More about Azerbaijan

Azerbaijan

Steady Growth Predicted for Azerbaijan

Azerbaijan has an economy that has completed its post-Soviet transition into a major oil based economy (with the completion of the Baku–Tbilisi–Ceyhan pipeline), from one where the state played the major role. Azerbaijan’s GDP grew 41.7% in the first quarter of 2007, possibly the highest of any nation worldwide. Such rates cannot be sustained, but despite reaching 26.4% in 2005 (second highest GDP growth in the world in 2005 only to Equatorial Guinea), and 2006 over 34.6% (world highest), in 2008 dropped to 10.8%, and dropped further to 9.3% in 2009.

The real GDP growth rate for 2011 was expected at 3.7% but had dropped to 0.1%. Large oil reserves are a major contributor to the economy. The national currency, the Azerbaijani manat, was stable in 2000, depreciating 3.8% against the dollar. The budget deficit equaled 1.3% of GDP in 2000.

Progress on economic reform has generally lagged behind macroeconomic stabilization. The government has undertaken regulatory reforms in some areas, including substantial opening of trade policy, but inefficient public administration in which commercial and regulatory interests are co-mingled limit the impact of these reforms. The government has largely completed privatization of agricultural lands and small and medium-sized enterprises. In August 2000, the government launched a second-stage privatization program, in which many large state enterprises will be privatized. Since 2001, the economic activity in the country is regulated by the Ministry of Economic Development of Azerbaijan Republic.

Sectors of the economy

Agriculture

Azerbaijan has the largest agricultural basin in the region. About 54,9 percent of Azerbaijan is agricultural lands. At the beginning of 2007 there were 4,755,100 hectares of utilized agricultural area. In the same year the total wood resources counted 136 million m³. Azerbaijan’s agricultural scientific research institutes are focused on meadows and pastures, horticulture and subtropical crops, leaf vegetables, viticulture and wine-making, cotton growing and medicinal plants. In some lands it is profitable to grow grain, potatoes, sugar beets, cotton and tobacco. Livestock, dairy products, and wine and spirits are also important farm products. The Caspian fishing industry is concentrated on the dwindling stocks of sturgeon and beluga.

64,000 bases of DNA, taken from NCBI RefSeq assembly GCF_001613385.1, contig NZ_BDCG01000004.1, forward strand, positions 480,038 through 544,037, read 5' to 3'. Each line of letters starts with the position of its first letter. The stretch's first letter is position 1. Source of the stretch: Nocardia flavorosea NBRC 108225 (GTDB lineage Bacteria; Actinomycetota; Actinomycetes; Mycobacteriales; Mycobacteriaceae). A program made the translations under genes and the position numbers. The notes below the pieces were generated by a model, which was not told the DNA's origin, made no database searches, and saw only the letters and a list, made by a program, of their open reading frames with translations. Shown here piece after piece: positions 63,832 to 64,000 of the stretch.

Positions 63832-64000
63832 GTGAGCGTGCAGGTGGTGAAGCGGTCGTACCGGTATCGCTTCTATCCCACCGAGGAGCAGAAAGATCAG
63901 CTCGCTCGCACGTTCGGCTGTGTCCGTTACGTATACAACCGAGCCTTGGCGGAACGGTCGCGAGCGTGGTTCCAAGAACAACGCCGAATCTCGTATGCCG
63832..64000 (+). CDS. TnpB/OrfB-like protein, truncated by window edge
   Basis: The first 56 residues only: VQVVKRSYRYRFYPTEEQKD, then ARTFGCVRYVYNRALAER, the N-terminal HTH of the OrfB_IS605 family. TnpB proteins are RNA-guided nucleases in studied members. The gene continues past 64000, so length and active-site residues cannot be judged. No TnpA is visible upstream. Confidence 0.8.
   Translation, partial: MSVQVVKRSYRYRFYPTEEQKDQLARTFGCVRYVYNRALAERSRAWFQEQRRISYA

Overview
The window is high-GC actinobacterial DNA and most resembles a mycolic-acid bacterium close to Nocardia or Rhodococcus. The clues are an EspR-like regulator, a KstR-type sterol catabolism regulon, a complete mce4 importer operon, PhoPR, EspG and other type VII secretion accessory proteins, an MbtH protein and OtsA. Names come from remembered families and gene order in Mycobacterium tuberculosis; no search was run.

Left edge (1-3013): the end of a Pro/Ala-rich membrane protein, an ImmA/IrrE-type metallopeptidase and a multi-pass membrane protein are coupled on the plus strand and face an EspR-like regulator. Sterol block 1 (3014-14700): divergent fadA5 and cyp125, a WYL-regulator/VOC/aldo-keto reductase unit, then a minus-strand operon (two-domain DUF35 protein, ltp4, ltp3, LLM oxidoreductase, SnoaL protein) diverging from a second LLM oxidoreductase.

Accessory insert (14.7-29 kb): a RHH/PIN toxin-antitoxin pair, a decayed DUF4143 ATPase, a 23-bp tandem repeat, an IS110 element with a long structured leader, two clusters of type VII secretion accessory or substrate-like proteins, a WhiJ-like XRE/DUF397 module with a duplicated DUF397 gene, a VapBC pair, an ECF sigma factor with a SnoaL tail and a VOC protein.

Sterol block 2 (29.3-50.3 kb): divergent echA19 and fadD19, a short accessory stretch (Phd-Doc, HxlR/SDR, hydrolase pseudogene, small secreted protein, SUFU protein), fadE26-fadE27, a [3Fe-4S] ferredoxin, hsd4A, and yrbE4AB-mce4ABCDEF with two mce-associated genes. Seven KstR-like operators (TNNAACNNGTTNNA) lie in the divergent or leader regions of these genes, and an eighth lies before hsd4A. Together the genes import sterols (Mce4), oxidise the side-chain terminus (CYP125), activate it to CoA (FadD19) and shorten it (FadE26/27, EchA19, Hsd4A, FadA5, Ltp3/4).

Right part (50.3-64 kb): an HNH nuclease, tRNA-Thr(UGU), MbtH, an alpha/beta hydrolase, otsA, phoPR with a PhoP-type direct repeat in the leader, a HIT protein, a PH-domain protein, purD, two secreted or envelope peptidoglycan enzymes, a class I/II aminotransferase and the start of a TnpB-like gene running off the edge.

Some portions of most products that were previously imported from abroad have begun to be produced locally (among them are Coca-Cola by Coca-Cola Bottlers LTD, beer by Baki-Kastel, parquet by Nehir and oil pipes by EUPEC Pipe Coating Azerbaijan).

New program which is prepared by the Europe Union is aimed to support economic diversification of Azerbaijan.Program is considered for southern region Lankaran which has the lowest economic indicator and the lowest income per capita, as well as, the lowest level of investment, but at the same time, high potential for the production of garden products in high quality.The program will be focused on the development of the region at the local and international levels.